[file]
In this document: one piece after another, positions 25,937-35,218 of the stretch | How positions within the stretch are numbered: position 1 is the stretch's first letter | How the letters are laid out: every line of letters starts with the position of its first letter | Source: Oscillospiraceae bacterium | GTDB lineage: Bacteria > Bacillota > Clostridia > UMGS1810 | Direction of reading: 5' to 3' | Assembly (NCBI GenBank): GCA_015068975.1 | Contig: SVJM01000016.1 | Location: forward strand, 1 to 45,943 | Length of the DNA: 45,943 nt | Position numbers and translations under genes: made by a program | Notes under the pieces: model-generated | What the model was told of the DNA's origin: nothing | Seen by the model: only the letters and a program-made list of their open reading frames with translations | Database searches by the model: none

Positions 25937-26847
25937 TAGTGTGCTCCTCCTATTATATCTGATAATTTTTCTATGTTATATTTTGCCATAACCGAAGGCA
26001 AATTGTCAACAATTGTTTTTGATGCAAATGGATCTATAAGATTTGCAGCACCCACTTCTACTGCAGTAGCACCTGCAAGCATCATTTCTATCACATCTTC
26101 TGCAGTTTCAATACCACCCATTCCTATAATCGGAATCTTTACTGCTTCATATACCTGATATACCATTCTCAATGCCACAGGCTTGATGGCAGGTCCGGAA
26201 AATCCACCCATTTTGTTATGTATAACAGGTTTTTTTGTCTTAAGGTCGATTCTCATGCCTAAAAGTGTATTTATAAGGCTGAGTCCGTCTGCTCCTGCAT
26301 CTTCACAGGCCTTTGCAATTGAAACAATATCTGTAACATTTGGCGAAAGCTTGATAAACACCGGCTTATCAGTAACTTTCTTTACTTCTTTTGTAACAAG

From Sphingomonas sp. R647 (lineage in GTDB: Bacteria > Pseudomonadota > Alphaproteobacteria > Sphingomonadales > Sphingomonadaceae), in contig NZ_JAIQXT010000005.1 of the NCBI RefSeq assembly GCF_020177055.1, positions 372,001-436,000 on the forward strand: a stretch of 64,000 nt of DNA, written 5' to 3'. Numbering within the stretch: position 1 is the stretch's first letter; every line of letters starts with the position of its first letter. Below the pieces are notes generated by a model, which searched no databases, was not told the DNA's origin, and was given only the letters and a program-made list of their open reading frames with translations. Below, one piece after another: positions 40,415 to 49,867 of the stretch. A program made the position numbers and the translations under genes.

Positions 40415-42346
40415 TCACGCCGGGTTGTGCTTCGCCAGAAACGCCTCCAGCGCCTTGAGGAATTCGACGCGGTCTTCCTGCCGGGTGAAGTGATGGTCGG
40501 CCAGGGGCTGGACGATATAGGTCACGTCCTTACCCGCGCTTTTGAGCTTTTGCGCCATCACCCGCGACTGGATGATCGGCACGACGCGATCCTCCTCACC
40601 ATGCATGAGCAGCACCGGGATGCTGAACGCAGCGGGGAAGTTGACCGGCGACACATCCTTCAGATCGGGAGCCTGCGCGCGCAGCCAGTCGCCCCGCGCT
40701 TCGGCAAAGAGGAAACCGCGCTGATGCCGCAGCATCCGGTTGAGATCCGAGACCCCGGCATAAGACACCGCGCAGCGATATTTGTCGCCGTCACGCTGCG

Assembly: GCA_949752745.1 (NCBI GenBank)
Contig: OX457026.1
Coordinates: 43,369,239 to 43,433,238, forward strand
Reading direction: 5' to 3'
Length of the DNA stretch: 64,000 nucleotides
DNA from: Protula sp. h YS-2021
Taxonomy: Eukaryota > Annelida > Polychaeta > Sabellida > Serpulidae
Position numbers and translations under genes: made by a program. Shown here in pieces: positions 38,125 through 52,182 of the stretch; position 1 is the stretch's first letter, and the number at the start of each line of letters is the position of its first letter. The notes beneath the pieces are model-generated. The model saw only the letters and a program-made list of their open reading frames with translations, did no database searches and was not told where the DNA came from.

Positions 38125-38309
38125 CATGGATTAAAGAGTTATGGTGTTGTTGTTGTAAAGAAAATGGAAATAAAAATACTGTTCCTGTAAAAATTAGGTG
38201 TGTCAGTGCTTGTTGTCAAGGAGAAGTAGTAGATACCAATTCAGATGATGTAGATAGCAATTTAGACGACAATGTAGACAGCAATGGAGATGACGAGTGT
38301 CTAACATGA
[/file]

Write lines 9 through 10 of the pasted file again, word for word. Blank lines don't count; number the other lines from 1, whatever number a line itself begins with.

Positions 40415-42346
40415 TCACGCCGGGTTGTGCTTCGCCAGAAACGCCTCCAGCGCCTTGAGGAATTCGACGCGGTCTTCCTGCCGGGTGAAGTGATGGTCGG